Tech Company Wants Workers with Asperger’s Syndrome
Rabbi Jason Miller
For many the 1988 movie Rain Man was their first introduction to autism. Twenty-five years later and not only is autism a household term, but most people know someone who has been diagnosed to be on the autism spectrum. Today, fans of the primetime TV show Parenthood have watched the young Max Braverman (played by Max Burkholder) grow up before us in our living rooms with Asperger’s Syndrome, a form of autism.
The character in Rain Man was an oversimplified example of someone with autism, but many of his attributes were accurate. In the movie, Dustin Hoffman’s character has unusual skills that are exploited by his brother to count cards in Las Vegas casinos. While the brothers’ activities were unethical, the movie demonstrated that individuals with autism have unique abilities that neurotypical people do not.
Those abilities are being put to good use by a German technology company called Auticon, which exclusively employs people with autism. The company’s owner, Dirk Mueller-Remus, founded the Auticon when his own son was diagnosed with Asperger’s. He says, “Our guys have a lot of skills in concentration and analytical/logical thinking. And we are sure the IT (information technology) industry will have benefits.”
According to Auticon’s website, the company uses the logical and analytical strengths of their consultants in software testing and quality assurance. The special abilities of their consultants with Asperger’s are advantageous in the quality control of software. Auticon lays out a vision that is both entrepreneurial as well as social. On the business side, Auticon seeks to deliver pinpoint quality in the IT sector, but it is also highly focused on being socially conscience and increasing the quality of life of those with autism through job satisfaction.
The idea that those with Asperger’s have special abilities that make them better qualified in certain jobs like those at Auticon is no shock to Mike Levine, 35, of Royal Oak. Self-diagnosed with Asperger’s in February 2003 (and later confirmed by physicians), Levine explained that “a lot of ‘Aspies’ take a real liking to the Internet and technology and they’re good at it because of their ability to really focus. If they take a job in that field, they will likely succeed because of their special aptitude.”
When Levine first heard of Auticon’s program to hire those with Asperger’s he was surprised. “My first reaction is that it’s usually the other way around. ‘Aspies’ are usually seen as a deterrent and can’t get their foot in the door at companies. The fact that Auticon specifically desires people with Asperger’s to be software testers and managers is great. And it makes sense.”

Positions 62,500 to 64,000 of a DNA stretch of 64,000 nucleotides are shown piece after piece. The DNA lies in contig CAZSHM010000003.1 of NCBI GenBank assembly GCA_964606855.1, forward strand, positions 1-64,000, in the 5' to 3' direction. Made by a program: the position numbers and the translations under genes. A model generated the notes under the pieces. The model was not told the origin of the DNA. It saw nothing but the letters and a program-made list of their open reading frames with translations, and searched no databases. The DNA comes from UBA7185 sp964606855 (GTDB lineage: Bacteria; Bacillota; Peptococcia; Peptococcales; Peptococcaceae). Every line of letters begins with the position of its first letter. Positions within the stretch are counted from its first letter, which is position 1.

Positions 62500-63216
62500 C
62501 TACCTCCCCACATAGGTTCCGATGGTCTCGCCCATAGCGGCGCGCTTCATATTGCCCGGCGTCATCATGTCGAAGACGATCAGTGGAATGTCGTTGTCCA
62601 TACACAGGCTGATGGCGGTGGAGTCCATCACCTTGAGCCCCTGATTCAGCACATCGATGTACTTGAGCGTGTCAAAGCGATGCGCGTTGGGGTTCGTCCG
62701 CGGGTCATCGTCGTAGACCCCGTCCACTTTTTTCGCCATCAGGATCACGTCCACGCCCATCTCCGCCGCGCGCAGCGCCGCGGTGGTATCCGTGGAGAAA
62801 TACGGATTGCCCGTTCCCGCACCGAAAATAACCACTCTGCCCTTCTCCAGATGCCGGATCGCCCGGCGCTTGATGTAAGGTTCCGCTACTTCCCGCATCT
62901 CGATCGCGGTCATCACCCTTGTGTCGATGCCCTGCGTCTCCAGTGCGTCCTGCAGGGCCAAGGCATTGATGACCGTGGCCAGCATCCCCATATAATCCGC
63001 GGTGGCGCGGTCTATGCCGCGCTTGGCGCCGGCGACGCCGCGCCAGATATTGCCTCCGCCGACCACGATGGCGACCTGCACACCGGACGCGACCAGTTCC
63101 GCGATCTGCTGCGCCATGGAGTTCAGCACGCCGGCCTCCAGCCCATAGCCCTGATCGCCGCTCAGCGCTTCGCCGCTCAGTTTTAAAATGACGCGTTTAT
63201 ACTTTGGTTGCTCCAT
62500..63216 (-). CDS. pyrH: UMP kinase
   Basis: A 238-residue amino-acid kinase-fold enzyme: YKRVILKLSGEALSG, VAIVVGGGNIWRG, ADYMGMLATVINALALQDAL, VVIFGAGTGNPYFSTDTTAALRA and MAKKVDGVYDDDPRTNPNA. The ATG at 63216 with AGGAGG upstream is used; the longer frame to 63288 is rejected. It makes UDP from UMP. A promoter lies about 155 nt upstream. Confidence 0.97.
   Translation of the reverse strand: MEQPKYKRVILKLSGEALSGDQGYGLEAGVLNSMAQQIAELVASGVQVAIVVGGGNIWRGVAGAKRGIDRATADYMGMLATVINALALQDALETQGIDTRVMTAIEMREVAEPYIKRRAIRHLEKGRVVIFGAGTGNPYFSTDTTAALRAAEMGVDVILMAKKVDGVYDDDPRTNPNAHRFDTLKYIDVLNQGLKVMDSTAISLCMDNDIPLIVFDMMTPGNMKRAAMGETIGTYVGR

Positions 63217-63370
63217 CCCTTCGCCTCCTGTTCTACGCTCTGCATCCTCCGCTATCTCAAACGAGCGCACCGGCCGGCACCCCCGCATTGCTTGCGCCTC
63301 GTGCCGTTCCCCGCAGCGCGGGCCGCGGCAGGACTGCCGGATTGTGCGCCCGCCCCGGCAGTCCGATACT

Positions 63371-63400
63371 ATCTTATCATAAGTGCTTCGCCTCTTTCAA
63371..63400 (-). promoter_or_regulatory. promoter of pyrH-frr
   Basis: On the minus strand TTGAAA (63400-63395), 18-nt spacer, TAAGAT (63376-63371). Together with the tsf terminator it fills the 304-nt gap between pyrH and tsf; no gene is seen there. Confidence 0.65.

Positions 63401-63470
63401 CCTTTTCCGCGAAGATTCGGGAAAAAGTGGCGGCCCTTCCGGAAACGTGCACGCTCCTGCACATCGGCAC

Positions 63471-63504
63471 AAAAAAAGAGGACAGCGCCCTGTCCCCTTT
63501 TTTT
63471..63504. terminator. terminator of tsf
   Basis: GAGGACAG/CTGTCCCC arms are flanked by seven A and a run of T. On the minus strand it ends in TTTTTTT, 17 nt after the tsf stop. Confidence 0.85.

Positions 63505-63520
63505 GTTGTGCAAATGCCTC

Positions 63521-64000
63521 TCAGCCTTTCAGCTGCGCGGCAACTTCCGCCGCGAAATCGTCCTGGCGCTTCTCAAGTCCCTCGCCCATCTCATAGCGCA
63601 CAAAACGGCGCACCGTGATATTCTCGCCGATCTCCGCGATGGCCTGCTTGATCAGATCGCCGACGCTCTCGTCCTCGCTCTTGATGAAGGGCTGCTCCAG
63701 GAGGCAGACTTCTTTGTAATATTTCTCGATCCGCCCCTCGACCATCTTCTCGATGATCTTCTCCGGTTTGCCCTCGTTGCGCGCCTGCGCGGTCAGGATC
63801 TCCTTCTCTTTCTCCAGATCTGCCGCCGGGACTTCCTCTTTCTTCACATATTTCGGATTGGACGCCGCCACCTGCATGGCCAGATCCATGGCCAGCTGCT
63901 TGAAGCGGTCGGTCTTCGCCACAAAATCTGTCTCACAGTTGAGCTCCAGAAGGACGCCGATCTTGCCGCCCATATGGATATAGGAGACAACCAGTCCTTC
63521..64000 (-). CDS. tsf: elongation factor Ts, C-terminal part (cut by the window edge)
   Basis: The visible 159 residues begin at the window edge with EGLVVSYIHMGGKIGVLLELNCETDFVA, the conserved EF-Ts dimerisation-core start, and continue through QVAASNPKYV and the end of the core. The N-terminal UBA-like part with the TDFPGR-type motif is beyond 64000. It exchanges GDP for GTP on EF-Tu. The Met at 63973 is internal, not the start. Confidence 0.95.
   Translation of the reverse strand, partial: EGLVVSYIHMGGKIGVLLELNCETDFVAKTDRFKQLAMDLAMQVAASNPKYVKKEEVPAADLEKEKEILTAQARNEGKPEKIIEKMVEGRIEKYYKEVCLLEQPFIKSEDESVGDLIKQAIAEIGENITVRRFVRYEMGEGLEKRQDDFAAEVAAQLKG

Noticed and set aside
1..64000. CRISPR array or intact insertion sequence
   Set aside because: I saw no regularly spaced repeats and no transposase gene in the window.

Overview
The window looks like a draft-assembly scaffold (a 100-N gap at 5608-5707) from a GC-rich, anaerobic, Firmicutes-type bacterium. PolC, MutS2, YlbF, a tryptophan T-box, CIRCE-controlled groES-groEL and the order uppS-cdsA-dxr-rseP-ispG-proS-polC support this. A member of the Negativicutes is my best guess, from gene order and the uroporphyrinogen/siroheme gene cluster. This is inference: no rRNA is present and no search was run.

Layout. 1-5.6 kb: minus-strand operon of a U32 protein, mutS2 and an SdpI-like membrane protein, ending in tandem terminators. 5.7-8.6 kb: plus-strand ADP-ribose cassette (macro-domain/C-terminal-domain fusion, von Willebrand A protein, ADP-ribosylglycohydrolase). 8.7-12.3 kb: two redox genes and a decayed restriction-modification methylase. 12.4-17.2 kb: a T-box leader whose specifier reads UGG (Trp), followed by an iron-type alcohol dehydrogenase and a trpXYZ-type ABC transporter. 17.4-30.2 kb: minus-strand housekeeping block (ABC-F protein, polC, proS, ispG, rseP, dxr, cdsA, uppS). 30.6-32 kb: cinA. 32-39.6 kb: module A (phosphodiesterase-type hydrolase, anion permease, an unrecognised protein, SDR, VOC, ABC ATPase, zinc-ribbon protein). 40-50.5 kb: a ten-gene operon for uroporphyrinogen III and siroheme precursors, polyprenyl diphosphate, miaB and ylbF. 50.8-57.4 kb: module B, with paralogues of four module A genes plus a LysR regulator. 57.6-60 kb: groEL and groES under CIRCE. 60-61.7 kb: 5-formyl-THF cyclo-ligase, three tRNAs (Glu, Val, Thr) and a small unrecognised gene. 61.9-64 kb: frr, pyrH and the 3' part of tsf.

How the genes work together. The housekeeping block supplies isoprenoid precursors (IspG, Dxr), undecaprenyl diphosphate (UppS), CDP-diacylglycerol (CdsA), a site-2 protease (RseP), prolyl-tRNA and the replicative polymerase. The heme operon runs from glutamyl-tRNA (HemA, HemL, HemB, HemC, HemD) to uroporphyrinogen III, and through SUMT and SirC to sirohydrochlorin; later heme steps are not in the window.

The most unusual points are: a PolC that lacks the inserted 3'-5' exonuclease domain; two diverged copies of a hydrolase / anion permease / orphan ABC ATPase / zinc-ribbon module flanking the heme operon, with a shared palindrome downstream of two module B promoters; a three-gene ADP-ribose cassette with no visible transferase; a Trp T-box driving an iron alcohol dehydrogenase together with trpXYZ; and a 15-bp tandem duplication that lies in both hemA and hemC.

Those with autism often have trouble fitting into the working world, but under Mueller-Remus’s leadership, the Berlin-based company has created the right working environment for people with autism and a culture that draws upon their strengths. That environment is essential says Avi Kapen, 39, of West Bloomfield who was diagnosed with Asperger’s at 18-years-old by Dr. Ami Klin, a world renown autism and Asperger syndrome expert. Kapen works as a circulation page at the West Bloomfield Public Library and says that due to having Asperger’s, his job suits him well. “I think in some ways my Asperger’s helps me with my job. They didn’t know I have Asperger’s when they hired me, but they see how my ability to remember facts and numbers makes me successful.”
Levine agrees. About to celebrate his fifth year on the job at Country Place Condo Association in Northville, Levine maintains that he’s well suited for the job as a result of the combination of it being the right working environment for him and a structured, routine-focused position. That recipe has proven successful for Auticon as well and they’re not the only company looking to a workforce of autistic people in order to grow. Auticon’s Belgian partner has also shown that jobs for autistic people in the area of software testing and quality assurance lead to corporate growth and financial success.
Auticon argues that many with Asperger’s have a knack for finding patterns and flaws in gigantic calculations making them well suited for software testing. For Kapen, remembering obscure numbers and facts has been a part of his life since he was a child. He only has to hear a date – like a friend’s birthday – once and it will never escape his memory. His special talent is recalling little known sports statistics and trivia about politicians. Some might find those characteristics odd and only focus on the peculiar social skills, but increasingly people are recognizing the positives of those gifts and looking to take advantage of them.
In Germany, roughly 15 percent of people with autism are employed in the private sector due to their trouble with social interactions, a symptom of Asperger’s. The program at Auticon, however, uses job coaches to help its employees with customer relations. Participants in the study state the training allows them to feel valued as employees.
One of Auticon’s new software testers, Philip von der Linden, has found the program to be a life changing experience, saying, “That is what makes life valuable. To be needed. And if what you can do is appreciated and if what seems to be a weakness is turned into an asset.”
While those with autism have been challenged to integrate into the professional world in the past, companies like Auticon are not only giving them new opportunities, but are also demonstrating that those with special talent are integral employees. The future quality of software coming out of Berlin will be superior and we’ll all have Auticon’s autism program to thank. Hopefully American tech companies will soon follow suit.